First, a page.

2) Respond by expressing your need

Instead of shouting back or answering with another long-winded email we could say “I understand that you are tired today but my need for order and a structured week gets messed up when we do not finish the housework on the weekend.”

To your colleague you could respond to the email saying: “I understand why you are angry but I’d prefer to discuss this in person. When can we talk?”

 

3) Listen to the signs of your body

Our bodies are featured with red lights. Some of us have been on the autobahn of our lives for too long though to see the red lights when they go on. After years of training as a coach and lots of sensitivity exercises I now recognize the red lights better.

You might feel dizzy in the stomach or head, your heartbeat increases, blood rushes into your head or your hands start to shiver.

When I feel overwhelmed with stress another indicator is severe back pain in the lower part of my back.

I listen to my body and when I notice any signs I take a note in my diary and ask myself what I need right now.

Sometimes it could just be water, food or a break but often it is an emotional need.

Sun Flowers
Give people more Flowers!

4) Let your written response simmer in your draft folder

I once in my young career made the mistake of answering all emails immediately. Everything always seemed urgent. Until I made a mistake and my manager gave me advice to let emails simmer in the draft folder. So now I have a rule not to send emails I wrote under emotional pressure for a minimum of twelve hours.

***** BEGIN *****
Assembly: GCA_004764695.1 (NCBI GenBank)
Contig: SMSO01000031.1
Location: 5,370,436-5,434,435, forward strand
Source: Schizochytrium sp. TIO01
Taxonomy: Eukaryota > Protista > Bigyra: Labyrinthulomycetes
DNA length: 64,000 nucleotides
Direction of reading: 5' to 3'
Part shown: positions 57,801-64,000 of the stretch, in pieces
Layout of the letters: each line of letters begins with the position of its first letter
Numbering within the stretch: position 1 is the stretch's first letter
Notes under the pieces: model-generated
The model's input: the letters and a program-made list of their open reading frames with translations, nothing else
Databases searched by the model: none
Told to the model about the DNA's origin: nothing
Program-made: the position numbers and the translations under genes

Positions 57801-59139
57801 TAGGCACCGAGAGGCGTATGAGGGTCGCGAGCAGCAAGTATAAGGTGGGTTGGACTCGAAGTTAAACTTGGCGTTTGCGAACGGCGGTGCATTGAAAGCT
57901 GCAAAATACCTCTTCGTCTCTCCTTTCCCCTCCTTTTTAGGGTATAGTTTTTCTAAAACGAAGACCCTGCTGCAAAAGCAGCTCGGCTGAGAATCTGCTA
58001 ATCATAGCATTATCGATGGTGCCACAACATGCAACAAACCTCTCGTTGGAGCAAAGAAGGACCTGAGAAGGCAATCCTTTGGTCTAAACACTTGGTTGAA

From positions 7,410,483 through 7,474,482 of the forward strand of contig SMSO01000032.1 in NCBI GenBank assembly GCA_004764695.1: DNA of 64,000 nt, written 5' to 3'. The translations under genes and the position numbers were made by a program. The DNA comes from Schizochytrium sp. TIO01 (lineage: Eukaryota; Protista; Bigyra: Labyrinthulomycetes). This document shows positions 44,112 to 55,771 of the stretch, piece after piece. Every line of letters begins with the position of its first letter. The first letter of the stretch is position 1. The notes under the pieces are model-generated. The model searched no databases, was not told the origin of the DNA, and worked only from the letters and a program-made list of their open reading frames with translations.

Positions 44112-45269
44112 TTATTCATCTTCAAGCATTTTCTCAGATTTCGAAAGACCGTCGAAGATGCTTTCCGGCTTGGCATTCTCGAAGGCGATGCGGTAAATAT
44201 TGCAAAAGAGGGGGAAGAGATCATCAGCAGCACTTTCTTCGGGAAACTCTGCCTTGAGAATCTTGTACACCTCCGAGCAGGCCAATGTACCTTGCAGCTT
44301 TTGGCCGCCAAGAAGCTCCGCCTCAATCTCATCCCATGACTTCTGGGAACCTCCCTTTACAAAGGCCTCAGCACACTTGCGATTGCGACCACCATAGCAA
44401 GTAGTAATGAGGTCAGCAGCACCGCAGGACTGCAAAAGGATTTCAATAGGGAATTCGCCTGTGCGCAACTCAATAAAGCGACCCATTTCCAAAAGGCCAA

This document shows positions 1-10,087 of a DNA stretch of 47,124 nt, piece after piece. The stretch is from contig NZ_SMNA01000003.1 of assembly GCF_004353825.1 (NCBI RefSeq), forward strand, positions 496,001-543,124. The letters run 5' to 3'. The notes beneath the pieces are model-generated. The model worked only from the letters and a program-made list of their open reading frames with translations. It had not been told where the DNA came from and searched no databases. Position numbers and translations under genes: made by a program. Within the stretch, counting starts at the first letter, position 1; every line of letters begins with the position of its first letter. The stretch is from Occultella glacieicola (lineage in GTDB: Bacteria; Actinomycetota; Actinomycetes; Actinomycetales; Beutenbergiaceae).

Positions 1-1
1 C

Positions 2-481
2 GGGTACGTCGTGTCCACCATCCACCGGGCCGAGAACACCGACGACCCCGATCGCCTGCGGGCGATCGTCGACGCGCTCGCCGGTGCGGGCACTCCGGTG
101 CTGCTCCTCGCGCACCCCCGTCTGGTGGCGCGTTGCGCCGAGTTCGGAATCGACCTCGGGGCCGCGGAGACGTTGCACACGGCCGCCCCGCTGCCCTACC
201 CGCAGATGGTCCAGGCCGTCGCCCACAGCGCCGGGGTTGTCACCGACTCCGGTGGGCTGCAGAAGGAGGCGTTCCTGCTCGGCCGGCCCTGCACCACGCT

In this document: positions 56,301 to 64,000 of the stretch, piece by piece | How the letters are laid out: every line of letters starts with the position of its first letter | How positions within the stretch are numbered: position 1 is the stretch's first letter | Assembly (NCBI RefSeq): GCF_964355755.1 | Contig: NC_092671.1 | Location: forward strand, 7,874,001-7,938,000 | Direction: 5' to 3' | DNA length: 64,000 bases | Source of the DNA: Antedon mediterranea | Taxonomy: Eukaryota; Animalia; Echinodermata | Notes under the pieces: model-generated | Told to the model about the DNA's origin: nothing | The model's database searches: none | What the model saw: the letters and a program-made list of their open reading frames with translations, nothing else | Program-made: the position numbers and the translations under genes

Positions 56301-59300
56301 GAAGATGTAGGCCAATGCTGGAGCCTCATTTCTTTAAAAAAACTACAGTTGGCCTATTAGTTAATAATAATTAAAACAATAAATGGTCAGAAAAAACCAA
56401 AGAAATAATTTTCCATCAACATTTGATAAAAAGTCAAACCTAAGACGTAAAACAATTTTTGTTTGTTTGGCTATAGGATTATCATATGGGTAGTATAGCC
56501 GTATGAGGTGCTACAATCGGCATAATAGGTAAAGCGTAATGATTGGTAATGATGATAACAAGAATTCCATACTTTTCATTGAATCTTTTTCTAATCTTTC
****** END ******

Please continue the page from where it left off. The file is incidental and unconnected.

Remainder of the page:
I risk to be considered slow. Most people who know me well already know that I must be thinking hard as I am usually VERY responsive and fast with email.

In 2015 I deleted at least ten emails the next morning or even two hours after they were written. Most of the time I recognized that I was talking to my inner worry monster, not the person who emailed me initially.

5) Have a conversation with your inner worry monster

Do you know anyone who likes negative feedback or criticism? I don’t. But I know that when I have a good relationship and someone gives me a feedback on what I could improve I am happy and thankful. UNLESS and here is the catch they put their finger right into the wound that says „Thou art not worthy.“ (you are a scam).

Millions of women (and a lot of men) are suffering from the imposture syndrome. Thank God I finally stopped dreaming that I did not pass university and have to take the math test again (which funnily enough was my best subject).

The worry monster attacks us when we are moving out of our comfort zone into unknown lands of skills we never had to master. Next to practicing daily it might help you to speak to your worry monster. Tell him all that you have done already to practice and how you will continue to do so. It could be that the worry monster appreciates your efforts.

 

6) Listen to guided meditations

Ok, I know that meditation is not everybody’s cup of tea but sometimes when the negative talk is too loud you need to hear another voice. Give yourself 5 minutes in the morning and listen to a guided meditation.

 

7) Go running or walking

A lot of people I know go running or walking to “get their head clear”. I think they alsIMG_0183o clear their hearts. Both exercises are helping your heart digest the emotional food it has been served. Maybe you are a very sensitive person. I often pick up emotions of my clients or they remind me of my own emotional state a few years back. I developed rituals to help my heart handle these emotions.

 

Tell us how you made a difference by responding with kindness and compassion instead of emotion and aggression?